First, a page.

Navigating the 10 riskiest roads around the world


The global toll of road traffic accidents, with approximately 1.19 million lives lost annually, underscores the critical nature of road safety.

Sources of risk, for even the most seasoned drivers, can be found on any journey – some routes, however, are undoubtedly more dangerous than others.

For fleet managers, the decision to send drivers on more hazardous roads involves weighing up the risks against operational objectives.

Imagine the apprehension of drivers discovering their next journey leads them down an infamous highway. This list of ten notorious roads poses a question: are the risks worth it?


1. Fairy Meadows Road, Pakistan

When you think of ‘fairy meadows’, you envision serene and relaxing landscapes. However, travelling along the Fairy Meadows Road in Pakistan is anything but calm.

Despite its location amid lush green fields and alpine forests at the foot of Nanga Parbat – the world’s ninth highest mountain – the route is regarded as one of the most perilous.

It is poorly maintained, formed from rocks and dirt, and extremely narrow with no road barriers – and at 3,300 metres above sea level, it’s a long way down.


2. BR-116, Brazil

Would you risk driving a road known as the ‘Highway to Hell’?

Stretching an impressive 2,700 miles, Brazil’s BR-116 is known for its large number of road traffic accidents and fatalities.

Not only is it narrow in parts and close to cliff edges, but it is also a main route for heavy trucks which have caused poor road terrain.

Throw in regular bandit attacks and you really are taking your life into your own hands getting behind the wheel on this hellish route.


3. North Yungas Road, Bolivia

Known as ‘Death Road’, could this be the world’s most dangerous route?

With a 3,500-metre descent and parts of the highway only 3-metres wide, Bolivia’s most notorious road is steeped in dangers. The 64-kilometre route has overhanging and falling rocks, not to mention a lack of guardrails to protect against the perilous cliffside plunges.

It is also a hotspot for cycling fanatics, posing an additional hazard to drivers. Living up to its name, it is estimated that 200 to 300 people die each year on this stretch of road.


4. Espinazo del Diablo, Mexico

‘The Devil’s Backbone’ is one hell of a road!

Zigzag turns, heights to make you acrophobic and hairpin bends that test your brake pads, this road is almost 2,500 metres above sea level. If you lose control and come off the road, your prospects of survival are slim to zero.

To add to the devilish credentials of the road, the surface freezes in winter and wild animals can appear from nowhere to block your path.

Unless you really did want to get to heaven or hell, nobody without a death wish would ever put a wheel on this road.


5. Furka Pass, Switzerland

Fancy yourself as a James Bond, but with a licence to thrill rather than to kill? The Furka Pass in Switzerland is where the nail-biting car chase from Goldfinger was filmed.

The route offers breathtaking mountain scenery, but the views come at a price. This winding road with sharp turns and hairpin bends is one of the most thrilling rollercoaster roads in Europe.

It is often closed in winter and only suits 007-level drivers.


6. Kemaliye Taş Yolu, Turkey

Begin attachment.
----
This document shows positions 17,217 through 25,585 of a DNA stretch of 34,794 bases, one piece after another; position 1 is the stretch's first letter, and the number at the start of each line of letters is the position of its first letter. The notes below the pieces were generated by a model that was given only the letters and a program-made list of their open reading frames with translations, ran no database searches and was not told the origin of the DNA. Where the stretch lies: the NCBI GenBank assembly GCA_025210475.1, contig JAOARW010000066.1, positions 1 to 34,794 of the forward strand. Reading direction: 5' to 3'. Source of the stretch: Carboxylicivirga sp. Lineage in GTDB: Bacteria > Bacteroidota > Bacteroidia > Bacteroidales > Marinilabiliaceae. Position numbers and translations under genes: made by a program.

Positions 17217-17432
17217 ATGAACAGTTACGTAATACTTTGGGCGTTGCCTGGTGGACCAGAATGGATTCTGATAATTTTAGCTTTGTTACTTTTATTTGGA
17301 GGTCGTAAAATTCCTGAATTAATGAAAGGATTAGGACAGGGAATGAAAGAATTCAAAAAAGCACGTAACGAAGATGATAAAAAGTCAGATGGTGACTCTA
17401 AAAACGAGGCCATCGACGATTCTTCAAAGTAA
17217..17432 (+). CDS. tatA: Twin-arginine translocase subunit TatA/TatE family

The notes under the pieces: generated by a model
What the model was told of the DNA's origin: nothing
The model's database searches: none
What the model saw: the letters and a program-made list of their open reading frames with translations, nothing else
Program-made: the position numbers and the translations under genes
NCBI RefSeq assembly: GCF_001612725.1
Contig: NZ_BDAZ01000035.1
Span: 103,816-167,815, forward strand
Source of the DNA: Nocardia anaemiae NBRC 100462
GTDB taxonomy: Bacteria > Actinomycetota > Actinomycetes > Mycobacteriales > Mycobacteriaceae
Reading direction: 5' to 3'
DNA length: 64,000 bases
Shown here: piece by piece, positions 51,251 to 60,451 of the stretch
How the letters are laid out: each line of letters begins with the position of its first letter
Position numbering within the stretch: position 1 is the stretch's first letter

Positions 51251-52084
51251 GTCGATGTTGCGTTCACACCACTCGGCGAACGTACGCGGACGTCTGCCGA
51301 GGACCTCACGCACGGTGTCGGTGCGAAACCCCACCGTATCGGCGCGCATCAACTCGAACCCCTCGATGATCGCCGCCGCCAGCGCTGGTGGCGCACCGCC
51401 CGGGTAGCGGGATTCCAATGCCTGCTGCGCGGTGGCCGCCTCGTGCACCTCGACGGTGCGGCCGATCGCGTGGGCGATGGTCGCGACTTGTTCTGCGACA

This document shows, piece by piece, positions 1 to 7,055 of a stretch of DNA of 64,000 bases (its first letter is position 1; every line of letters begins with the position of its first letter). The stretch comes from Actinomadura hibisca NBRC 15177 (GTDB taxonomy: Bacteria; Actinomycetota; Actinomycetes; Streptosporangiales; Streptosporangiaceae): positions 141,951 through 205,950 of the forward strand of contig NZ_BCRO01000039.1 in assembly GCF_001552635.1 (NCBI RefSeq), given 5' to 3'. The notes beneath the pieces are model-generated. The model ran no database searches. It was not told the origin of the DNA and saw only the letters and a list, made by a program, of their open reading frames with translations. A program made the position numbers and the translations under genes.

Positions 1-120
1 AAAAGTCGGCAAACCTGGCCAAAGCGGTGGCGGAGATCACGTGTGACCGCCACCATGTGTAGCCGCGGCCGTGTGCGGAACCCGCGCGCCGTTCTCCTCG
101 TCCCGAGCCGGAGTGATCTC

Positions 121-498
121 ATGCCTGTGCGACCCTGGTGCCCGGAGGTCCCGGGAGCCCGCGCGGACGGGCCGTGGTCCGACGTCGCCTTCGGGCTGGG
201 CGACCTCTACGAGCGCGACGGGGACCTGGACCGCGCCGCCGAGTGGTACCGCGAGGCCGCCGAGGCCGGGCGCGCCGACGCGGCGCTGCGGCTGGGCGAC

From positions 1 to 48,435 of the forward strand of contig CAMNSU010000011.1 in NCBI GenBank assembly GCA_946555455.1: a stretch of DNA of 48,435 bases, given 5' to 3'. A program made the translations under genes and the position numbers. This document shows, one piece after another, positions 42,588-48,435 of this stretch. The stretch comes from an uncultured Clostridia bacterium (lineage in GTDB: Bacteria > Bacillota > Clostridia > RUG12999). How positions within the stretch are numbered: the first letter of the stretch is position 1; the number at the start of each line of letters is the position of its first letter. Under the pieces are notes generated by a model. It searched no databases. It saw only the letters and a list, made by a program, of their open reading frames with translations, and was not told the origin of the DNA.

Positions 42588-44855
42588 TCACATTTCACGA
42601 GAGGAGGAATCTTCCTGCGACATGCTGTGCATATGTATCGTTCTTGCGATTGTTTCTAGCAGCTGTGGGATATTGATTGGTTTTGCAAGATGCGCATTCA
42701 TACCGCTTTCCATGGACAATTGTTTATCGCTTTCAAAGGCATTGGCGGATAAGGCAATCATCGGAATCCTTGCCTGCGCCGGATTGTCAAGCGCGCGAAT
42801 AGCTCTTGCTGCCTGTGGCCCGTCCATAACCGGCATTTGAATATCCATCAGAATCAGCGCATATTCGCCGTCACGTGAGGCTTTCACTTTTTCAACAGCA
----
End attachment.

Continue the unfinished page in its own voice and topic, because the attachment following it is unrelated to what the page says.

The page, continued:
Braving the treacherous Kemaliye Taş Yolu (also known as Kemaliye Stone Road) takes you on a journey through a gorge carved by the Euphrates River, with the road perched on a high ridge above the river’s course.

Navigating this road is not for the faint-hearted. Drivers must contend with sharp turns, rocky cliffs and weather conditions that can swiftly transform the dirt path into treacherous mud.

Additionally, at the first bridge, drivers are confronted with a memorial dedicated to those who perished during the 130-year construction of the road – a sombre reminder of its danger.


7. Stelvio Pass, Italy

Rising to a height of 2,757 metres, the perilous but picturesque Stelvio Pass has become a popular route for those eager to put their driving skills to the ultimate test.

This iconic road zigzags through the Alps, presenting drivers with 60 hairpin bends, narrow stretches and some dangerously steep inclines.

Seasonal closures typically occur between November and May due to the hazardous conditions caused by snow and ice.


8. Route 60, Chile

This winding mountain road that takes you up to Portillo, high in the Chilean Andes, has a series of seemingly endless bends.

If you’re driving this mountainous, snaking, treacherous track, be prepared for motion sickness and very heavy traffic as it’s the main ‘motorway’ from Santiago to Mendoza in Argentina.

Weather extremes and congestion-fuelled driver outbursts can add to the road’s challenges.


9. Zoji La Pass, India

This famous Indian mountain road overlooks snow-covered peaks and dense jungle as it passes through the captivating Himalayas. Sounds stunning, doesn’t it?

But don’t be taken in by Zoji La Pass’ contrasting beauty. This treacherous, narrow dirt trail is situated at an elevation of almost 3,528 metres, has no barriers and regularly experiences high winds and heavy snowfall, which can be between 15 and 24 metres deep.

The 193-kilometre route is often closed in winter due to the poor weather.


10. Sichuan-Tibet Highway, China

This 2,142-kilometre stretch of highway traverses through 14 mountains and climbs to an impressive 4,700-metres above sea level, rewarding drivers with jaw-dropping scenery of picturesque landscapes.

But these Instagram-worthy views come at a cost, with deadly landslides and rock avalanches posing a significant risk along the way.

This death trap has claimed thousands of lives over the years and the entire trip takes around 15 days. So pack and plan ahead – and make sure you’re not in a hurry to deliver perishables!



How can we support you?